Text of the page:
By Rob van Alstyne
By Zach McCormick
By Emily Eveland
By Jack Spencer
By Michael Madden
By Reed Fischer
By Emily Weiss
By Emily Weiss
Anokha: Talvin Singh Presents Soundz of the Asian Underground
Eastern Uprising: Dance Music from the Asian Underground
FOR NEARLY 20 years, second- and third-generation Indian kids living in London have been pumping a weird dance music called bhangra. It took its name from bhang (hemp), but bhangra was never dope, at least not outside the Anglo-Indian hood. That might be because telling the faux from the funk in bhangra's fun-for-fun's-sake hybrid of disco, reggae, techno, and shout-along ragamuffin was even harder than separating wheat from chaff in American alternadreck.
Well, payback time has finally come, and a mini-nation of post-bhangra beat scientists may be cashing some fat checks in the months to come. The music that honcho Talvin Singh has compiled on Anokha is to standard-issue bhangra (or, for that matter, American alternadreck) what DJ Shadow is to DJ Jazzy Jeff and the Prince. A London-born, Indian-reared tabla prodigy whose résumé includes string arrangements for Björk's Debut, remixes for Nusrat Fateh Ali Kahn, and work with jazz-hop saxman Courtney Pine, Singh may be best known for Anokha, a weekly London club event where the top Indian DJs refract Indian classical and film music off of drum'n'bass and trip hop, among other happy perversions.
Anokha's first note to the overground represents just fine. Singh gets prurient Phil Specter-style by employing two girlie divas, teen star Amar and Björk clone Leone, to do his musical bidding. Most notable is "Jean," a classic pop prayer disguised in dreamy breakbeats, in which Amar plays Pollyanna with pathos, suggesting a Hindi "Be My Baby" as written by Spring Heel Jack. State of Bengal's "Flight IC408" loops a snake-charmer surf guitar, and the Milky Bat Kid's "Accepting Tranquility" drops art hop complex enough to make those Tortoise boys smile (or sweat) with respect. This kind of cross-cultural style-swiping suggests the start of the kind of postnational pop ethos we've all been jonesing for.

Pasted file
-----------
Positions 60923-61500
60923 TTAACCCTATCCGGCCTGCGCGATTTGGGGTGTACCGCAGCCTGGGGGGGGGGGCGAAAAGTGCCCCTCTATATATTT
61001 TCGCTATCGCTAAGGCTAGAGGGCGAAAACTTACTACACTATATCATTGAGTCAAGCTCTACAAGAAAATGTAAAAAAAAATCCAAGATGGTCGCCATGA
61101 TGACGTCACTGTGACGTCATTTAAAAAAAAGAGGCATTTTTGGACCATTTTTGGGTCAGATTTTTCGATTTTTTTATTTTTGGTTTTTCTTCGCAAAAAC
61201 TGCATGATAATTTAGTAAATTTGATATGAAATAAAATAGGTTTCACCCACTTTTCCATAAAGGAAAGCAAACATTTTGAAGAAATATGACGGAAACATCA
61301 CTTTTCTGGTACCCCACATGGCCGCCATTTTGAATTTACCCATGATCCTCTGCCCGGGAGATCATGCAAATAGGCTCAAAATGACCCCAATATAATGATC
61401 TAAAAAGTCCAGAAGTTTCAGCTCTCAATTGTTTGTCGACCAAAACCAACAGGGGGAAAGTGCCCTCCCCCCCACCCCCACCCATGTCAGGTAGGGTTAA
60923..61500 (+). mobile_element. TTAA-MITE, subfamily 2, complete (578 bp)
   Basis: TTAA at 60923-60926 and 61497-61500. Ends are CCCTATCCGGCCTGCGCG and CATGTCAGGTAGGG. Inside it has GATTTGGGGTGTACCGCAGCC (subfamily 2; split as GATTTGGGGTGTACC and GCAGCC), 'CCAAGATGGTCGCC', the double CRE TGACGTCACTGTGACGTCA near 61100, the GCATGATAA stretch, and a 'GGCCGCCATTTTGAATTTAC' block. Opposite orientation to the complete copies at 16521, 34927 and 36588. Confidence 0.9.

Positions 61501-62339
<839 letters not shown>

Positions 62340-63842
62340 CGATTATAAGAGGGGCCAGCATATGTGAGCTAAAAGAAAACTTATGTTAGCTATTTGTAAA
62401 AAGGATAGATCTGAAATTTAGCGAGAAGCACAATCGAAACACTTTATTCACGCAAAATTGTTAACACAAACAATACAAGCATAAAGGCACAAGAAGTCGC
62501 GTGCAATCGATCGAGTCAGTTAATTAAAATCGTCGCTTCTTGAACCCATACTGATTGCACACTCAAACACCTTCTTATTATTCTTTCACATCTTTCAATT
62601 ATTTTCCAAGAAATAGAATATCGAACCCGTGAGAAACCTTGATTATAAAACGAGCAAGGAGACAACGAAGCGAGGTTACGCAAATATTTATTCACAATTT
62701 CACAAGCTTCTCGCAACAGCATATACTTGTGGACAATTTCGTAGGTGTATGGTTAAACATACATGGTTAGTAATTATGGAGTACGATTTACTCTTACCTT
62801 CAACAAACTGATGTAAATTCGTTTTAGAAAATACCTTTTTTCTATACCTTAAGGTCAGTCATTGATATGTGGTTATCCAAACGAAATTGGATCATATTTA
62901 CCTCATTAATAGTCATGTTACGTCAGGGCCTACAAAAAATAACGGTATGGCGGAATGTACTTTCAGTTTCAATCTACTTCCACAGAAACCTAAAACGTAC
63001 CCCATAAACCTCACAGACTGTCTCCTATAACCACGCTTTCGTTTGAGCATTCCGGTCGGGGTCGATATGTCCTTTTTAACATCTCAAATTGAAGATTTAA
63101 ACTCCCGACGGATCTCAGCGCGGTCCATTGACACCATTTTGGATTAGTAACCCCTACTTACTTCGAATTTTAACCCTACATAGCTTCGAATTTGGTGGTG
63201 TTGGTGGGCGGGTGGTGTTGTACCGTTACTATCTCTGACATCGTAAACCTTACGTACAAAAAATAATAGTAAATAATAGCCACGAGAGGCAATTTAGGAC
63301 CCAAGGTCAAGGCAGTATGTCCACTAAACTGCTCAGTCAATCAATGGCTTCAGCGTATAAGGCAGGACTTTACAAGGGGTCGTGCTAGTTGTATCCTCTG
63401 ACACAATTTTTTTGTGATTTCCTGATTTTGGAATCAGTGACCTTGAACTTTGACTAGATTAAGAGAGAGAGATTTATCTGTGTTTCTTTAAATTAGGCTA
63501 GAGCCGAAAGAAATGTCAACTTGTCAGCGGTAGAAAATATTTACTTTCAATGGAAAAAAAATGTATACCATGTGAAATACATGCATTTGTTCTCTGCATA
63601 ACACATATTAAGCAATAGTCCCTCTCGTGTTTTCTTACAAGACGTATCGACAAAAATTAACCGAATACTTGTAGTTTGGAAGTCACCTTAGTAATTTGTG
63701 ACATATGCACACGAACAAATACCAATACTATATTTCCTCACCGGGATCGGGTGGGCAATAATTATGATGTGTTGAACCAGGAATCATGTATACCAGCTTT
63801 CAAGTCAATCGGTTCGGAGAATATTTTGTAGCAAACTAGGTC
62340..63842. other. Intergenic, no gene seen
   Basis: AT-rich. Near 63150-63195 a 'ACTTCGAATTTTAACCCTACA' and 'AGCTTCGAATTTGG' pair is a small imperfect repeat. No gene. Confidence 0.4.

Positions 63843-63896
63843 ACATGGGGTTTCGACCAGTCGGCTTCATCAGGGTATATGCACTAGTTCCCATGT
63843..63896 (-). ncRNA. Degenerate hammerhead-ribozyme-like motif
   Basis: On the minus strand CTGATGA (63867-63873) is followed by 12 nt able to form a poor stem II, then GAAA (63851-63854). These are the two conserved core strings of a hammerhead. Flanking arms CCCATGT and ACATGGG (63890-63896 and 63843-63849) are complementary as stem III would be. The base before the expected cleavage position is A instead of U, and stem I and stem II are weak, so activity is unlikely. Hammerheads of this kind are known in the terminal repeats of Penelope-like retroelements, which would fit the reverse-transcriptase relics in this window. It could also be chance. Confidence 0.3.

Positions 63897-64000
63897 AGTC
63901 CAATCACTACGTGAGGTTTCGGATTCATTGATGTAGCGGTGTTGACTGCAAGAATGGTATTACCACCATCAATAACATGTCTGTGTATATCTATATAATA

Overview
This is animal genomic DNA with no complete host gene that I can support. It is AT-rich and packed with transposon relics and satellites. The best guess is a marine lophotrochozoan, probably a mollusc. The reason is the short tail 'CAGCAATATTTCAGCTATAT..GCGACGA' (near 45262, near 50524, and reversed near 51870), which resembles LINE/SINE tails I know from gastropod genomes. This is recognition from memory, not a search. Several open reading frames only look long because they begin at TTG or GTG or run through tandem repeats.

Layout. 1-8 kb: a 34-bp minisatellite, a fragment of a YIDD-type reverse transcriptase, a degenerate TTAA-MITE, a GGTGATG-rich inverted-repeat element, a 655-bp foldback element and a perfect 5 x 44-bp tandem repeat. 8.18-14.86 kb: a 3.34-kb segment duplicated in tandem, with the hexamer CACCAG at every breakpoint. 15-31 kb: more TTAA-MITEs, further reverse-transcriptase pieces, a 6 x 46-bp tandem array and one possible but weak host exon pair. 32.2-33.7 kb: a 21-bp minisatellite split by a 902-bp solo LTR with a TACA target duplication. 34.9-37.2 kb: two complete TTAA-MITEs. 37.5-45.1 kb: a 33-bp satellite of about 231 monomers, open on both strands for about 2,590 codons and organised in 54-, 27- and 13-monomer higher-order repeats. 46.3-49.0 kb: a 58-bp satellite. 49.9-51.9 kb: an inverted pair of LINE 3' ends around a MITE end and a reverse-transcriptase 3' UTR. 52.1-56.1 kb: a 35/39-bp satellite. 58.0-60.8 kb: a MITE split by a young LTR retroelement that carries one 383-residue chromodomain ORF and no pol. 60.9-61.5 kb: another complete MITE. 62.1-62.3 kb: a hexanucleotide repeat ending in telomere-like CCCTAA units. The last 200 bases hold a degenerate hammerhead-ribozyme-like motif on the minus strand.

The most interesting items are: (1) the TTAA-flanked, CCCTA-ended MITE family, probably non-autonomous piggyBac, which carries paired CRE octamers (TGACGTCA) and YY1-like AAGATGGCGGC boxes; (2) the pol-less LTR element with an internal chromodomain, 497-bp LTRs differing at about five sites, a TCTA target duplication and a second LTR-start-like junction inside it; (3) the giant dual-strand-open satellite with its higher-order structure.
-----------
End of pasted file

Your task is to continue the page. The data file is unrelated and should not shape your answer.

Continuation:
Anokha is smart, serious stuff, at times so distant from bhangra it almost comes off as a bit ashamed of its ethno-musical heritage. Which may be why the lighthearted Hindi house music on the import-only Eastern Uprising: Dance Music from the Asian Underground works so nicely as its companion/foil. As poppy, and at times deeply cheesy, as classic bhangra, these house/techno/trip-hop tracks screw together the tantric and the trancy, at times with surprisingly nifty results. Cocoon inexplicably turns the sloppiest Portishead rip-off ever into shehnai-soaked drum'n'bass, and Black Star Liner bounce Sufi singers off sampled non sequiturs; both suggest semi-arty aspirations. But corny Safri Goes to Bollywood (love that name!) and political toasters Asian Dub Foundation make the best art here by going to obscene lengths to create crafty, even kitschy good times. No, it isn't exactly the post-postcolonial Chic of our dreams. But it's getting there.